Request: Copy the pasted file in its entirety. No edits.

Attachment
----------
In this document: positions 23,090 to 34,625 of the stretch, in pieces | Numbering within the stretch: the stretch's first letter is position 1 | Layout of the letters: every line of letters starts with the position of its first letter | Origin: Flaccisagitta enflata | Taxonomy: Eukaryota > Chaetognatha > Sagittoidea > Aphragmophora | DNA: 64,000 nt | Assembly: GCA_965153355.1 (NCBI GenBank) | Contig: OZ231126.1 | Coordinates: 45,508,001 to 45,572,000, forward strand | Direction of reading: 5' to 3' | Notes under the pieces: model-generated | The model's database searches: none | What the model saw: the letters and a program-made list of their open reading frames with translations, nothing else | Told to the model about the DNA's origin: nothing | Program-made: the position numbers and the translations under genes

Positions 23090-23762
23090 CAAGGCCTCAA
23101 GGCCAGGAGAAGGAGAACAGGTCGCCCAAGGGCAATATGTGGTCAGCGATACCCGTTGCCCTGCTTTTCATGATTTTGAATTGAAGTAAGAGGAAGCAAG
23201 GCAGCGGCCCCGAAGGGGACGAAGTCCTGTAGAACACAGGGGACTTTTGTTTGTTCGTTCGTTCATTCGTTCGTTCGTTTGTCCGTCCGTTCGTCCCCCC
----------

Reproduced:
In this document: positions 23,090 to 34,625 of the stretch, in pieces | Numbering within the stretch: the stretch's first letter is position 1 | Layout of the letters: every line of letters starts with the position of its first letter | Origin: Flaccisagitta enflata | Taxonomy: Eukaryota > Chaetognatha > Sagittoidea > Aphragmophora | DNA: 64,000 nt | Assembly: GCA_965153355.1 (NCBI GenBank) | Contig: OZ231126.1 | Coordinates: 45,508,001 to 45,572,000, forward strand | Direction of reading: 5' to 3' | Notes under the pieces: model-generated | The model's database searches: none | What the model saw: the letters and a program-made list of their open reading frames with translations, nothing else | Told to the model about the DNA's origin: nothing | Program-made: the position numbers and the translations under genes

Positions 23090-23762
23090 CAAGGCCTCAA
23101 GGCCAGGAGAAGGAGAACAGGTCGCCCAAGGGCAATATGTGGTCAGCGATACCCGTTGCCCTGCTTTTCATGATTTTGAATTGAAGTAAGAGGAAGCAAG
23201 GCAGCGGCCCCGAAGGGGACGAAGTCCTGTAGAACACAGGGGACTTTTGTTTGTTCGTTCGTTCATTCGTTCGTTCGTTTGTCCGTCCGTTCGTCCCCCC